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Avi Shlaim, on British colonialism, antisemitism, and Palestinian rights

Updated: Oct 12, 2021

Professor Avi Shlaim, Israeli-British Historian

CAMPAIN’s introduction

This article by Professor Avi Shlaim brilliantly encapsulates the moral bankruptcy of Britain’s policy towards the indigenous inhabitants of Palestine, and shows how that policy has continued over the last century.

It started with the Balfour Declaration of 1917. That provided for the creation of a homeland for a group of overwhelmingly immigrant people in Palestine but without due consideration of the rights of indigenous people already living there. The latest manifestation is the present Government’s attempt to blackmail British Universities into adopting the IHRA definition of antisemitism. It is a highly questionable definition that supporters of the State of Israel have been ruthlessly advancing with a view to silencing legitimate criticism of Israel and themselves.

Both these actions, and much of what Britain has done in the intervening century, have seriously prejudiced the Palestinians, but this latest action is also deeply prejudicial to British people. It promotes self-censorship on matters to do with Israel and Palestine, and sets a disastrous precedent for academic freedom in the UK.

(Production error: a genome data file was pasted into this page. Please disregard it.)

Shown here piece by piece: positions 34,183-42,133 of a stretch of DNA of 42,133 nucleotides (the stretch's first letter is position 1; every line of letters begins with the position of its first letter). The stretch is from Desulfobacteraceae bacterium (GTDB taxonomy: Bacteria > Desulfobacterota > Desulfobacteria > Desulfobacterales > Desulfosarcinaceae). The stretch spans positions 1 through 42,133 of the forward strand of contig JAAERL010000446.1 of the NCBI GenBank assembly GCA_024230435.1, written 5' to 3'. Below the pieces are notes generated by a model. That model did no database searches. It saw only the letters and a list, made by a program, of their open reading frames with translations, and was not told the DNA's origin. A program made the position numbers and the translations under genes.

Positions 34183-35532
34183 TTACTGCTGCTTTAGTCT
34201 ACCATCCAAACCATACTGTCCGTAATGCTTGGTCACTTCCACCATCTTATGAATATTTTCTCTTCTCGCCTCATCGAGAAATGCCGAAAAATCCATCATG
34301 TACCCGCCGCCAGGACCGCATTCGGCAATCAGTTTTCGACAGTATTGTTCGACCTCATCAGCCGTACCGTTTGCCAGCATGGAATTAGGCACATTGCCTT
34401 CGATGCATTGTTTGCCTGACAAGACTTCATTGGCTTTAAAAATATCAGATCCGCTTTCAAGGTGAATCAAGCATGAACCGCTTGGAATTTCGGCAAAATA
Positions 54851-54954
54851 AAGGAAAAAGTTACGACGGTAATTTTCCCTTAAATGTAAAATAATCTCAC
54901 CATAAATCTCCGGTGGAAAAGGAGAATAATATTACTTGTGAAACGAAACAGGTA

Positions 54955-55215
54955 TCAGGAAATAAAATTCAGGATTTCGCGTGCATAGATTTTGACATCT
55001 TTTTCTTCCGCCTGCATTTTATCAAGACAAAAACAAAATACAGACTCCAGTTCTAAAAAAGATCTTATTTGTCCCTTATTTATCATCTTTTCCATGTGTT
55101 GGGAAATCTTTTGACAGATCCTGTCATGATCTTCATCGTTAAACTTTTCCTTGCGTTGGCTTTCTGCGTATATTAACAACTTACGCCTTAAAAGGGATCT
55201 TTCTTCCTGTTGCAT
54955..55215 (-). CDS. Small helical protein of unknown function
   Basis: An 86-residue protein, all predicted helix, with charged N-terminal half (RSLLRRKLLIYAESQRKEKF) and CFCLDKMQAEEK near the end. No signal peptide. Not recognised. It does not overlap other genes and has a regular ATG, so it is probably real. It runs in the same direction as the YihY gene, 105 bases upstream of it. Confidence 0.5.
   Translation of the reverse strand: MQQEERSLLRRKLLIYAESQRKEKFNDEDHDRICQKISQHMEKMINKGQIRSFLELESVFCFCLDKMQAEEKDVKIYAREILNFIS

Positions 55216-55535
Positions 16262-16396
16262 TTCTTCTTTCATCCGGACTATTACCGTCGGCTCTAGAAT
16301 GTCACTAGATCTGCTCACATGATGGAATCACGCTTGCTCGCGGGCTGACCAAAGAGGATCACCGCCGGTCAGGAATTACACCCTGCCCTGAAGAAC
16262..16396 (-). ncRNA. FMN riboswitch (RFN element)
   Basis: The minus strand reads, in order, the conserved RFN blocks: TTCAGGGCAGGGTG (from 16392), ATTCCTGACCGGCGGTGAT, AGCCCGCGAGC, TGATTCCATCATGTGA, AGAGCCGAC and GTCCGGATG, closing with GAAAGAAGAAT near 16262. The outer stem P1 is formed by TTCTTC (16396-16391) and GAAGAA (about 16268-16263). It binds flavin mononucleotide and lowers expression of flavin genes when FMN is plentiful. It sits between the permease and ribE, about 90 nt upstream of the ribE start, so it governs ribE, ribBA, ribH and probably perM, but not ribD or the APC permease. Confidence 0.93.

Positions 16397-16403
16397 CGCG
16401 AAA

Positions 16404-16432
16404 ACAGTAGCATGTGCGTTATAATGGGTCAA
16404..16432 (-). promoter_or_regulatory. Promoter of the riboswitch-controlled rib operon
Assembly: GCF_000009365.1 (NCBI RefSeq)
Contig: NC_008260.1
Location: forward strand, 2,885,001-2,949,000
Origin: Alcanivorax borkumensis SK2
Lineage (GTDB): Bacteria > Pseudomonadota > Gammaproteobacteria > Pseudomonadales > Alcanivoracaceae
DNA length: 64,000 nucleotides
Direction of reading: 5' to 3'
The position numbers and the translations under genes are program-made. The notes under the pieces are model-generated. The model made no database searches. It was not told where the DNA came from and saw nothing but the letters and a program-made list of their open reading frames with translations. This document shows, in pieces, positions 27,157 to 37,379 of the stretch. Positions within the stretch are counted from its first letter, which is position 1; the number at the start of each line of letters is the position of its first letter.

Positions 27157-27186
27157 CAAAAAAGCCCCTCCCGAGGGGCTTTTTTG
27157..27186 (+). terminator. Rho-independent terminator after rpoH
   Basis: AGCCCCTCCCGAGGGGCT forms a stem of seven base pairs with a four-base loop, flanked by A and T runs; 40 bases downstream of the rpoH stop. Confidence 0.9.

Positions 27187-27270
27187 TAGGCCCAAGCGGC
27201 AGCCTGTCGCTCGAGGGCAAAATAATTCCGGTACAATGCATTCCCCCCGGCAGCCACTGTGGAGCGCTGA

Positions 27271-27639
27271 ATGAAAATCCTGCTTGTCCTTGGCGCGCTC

As Shlaim points out “some English universities openly, and courageously, rejected the IHRA definition; about a fifth capitulated to the ministerial diktat by signing up to the definition; and the majority chose not to commit themselves one way or the other. My own university, Oxford, has fixed its colours firmly to the fence”. He goes on to highlight the role of Conservative Friends of Israel (CFI), describing it as by far the most powerful pro-Israel lobbying group in Britain. Its membership includes around 80% of Conservative MPs, and since the May 2015 general election, it has sent 24 delegations with more than 180 Conservatives to visit Israel.

Read the original article in Middle East Eye of Monday 1st March, 2021. Let us know your comments below.


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